Based on the calculation, it appears that the bank is undervalued, but I would put the number closer to the $45 range, as opposed to the calculation which focuses on the growth of the dividend and the cost of capital, of which is off because the interest rates are so low.
For example, as Bank of New York Mellon generates fees from the management of assets invested in the stock market, the assets will suffer losses when the markets fall like they did in March 2020. And when they rebound, as they have since the Corona quarter, the assets values will rise.
Realizing that impact is critical when analyzing any bank that manages investments, as the accounting rules state currently, the unrealized losses from those investments now occupy a line item on the income statement. But those losses or gains are not realized, so the impact on the company’s performance is not real, at least according to Warren Buffett, and I would concur.
As you can see from above, the methods and thought processes of looking at investing in custodian banks, many of the ideas you use for traditional banks apply.
Because custodian banks rely less upon interest rates than more traditional banks, it corresponds with an investment that is less reliant upon the vagaries of the interest rate environments. Which means they might be a safer investment during times of uncertainty.
Top Custodian Banks
The subsequent is a shortlist of some of the top custodian banks:
- Bank of New York Mellon – $25.08 trillion in assets
- State Street Corporation – $21.35 trillion in assets
- J.P. Morgan – $20.5 trillion in assets
- Citigroup – $13 trillion in assets
- BNP Paribas Securities Services – $646 billion in assets
The investment services are under attack from the low-fee and zero-fee brokerages that have become the norm over the last year or so, with the upstart Robinhood starting the trend.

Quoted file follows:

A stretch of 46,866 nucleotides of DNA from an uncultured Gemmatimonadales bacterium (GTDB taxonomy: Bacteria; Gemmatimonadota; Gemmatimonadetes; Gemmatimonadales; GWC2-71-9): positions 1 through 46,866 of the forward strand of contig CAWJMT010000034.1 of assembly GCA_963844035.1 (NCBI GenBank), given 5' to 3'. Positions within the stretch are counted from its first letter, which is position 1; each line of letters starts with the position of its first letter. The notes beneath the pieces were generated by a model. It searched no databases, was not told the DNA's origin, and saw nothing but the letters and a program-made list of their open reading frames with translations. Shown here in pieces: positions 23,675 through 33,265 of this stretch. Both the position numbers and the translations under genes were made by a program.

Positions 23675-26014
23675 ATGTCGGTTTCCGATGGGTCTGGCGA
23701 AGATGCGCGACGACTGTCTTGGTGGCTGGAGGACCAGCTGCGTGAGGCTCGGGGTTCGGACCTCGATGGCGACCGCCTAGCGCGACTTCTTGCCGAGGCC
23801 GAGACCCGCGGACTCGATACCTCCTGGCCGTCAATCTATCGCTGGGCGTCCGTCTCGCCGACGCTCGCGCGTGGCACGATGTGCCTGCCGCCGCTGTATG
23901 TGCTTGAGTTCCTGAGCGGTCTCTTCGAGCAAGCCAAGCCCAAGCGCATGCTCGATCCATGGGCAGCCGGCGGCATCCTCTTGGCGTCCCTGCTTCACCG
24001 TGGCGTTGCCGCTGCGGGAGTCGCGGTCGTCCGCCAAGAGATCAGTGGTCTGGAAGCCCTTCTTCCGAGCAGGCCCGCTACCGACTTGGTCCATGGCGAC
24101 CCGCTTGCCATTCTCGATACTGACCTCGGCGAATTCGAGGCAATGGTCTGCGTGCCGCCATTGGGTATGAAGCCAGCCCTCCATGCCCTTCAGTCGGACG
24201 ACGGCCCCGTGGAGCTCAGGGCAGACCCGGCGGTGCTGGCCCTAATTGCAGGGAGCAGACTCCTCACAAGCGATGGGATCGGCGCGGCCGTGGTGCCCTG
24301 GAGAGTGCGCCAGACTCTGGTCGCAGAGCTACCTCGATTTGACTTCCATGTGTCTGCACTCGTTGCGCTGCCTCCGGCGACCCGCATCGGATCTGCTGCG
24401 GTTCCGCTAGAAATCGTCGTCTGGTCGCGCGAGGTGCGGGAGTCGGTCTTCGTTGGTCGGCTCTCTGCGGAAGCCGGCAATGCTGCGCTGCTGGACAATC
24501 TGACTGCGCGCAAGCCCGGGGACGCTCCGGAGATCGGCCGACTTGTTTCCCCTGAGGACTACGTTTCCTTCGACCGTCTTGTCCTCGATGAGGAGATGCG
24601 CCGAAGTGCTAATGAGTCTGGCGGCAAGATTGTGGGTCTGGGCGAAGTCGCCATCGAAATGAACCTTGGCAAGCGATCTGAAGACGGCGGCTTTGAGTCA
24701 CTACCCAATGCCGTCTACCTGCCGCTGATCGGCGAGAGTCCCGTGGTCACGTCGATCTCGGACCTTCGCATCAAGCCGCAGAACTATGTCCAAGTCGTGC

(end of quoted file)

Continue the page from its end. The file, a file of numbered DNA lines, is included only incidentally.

As the pressure increases to reduce fees for investors, investment banks and custodian banks come under pressure because both banks’ styles derive most of their income from fees. And with the elimination or reduction of those fees, the income for these banks face risk.
The industry is adapting by trying to reduce the impact of fees by switching to becoming a full-service administrative outsourcer and trying to help money managers reduce costs on their side, thereby earning more fees for the banks.
Custodian banks are also adapting by improving their technologies and becoming more efficient, improving their margins and reducing fees.
Much of the industry will eventually switch to AI to perfrom many of the functions that people perform now, which will reduce the fees and maybe improve the performance of the investments.
Custodian banks play a central part in the economy’s function, and they are a great way to invest in the banking industry without some of the risks associated with traditional banks.
Custodian banks are analyzed similarly to traditional banks, but the focus is on the bank’s fee income and the efficiencies of the bank. Reducing or controlling costs is as important as the revenue the bank drives.
At one point, Buffett owned upwards of 9% of Bank of New York Mellon, with an investment valued at $4.1 billion. He recently started to sell out of his position, but he mentioned earlier that he liked the bank’s performance and thought they were a great investment after his initial purchase of shares in 2016.
Another plus for custodial banks is the dividends they pay, which tend to be higher than those of the S&P 500, excluding REITs. Bank of New York Mellon pays a dividend-yielding 3.36%, State Street yielding 3.15%, and JP Morgan yields a 3.57% dividend yielding.
With that, we are going to wrap up our discussion today regarding the top custodian banks.
As always, thank you for taking the time to read today’s post, and I hope you find something of value on your investing journey.
If I can be of any further assistance, please don’t hesitate to reach out.
Until next time, take care and be safe out there,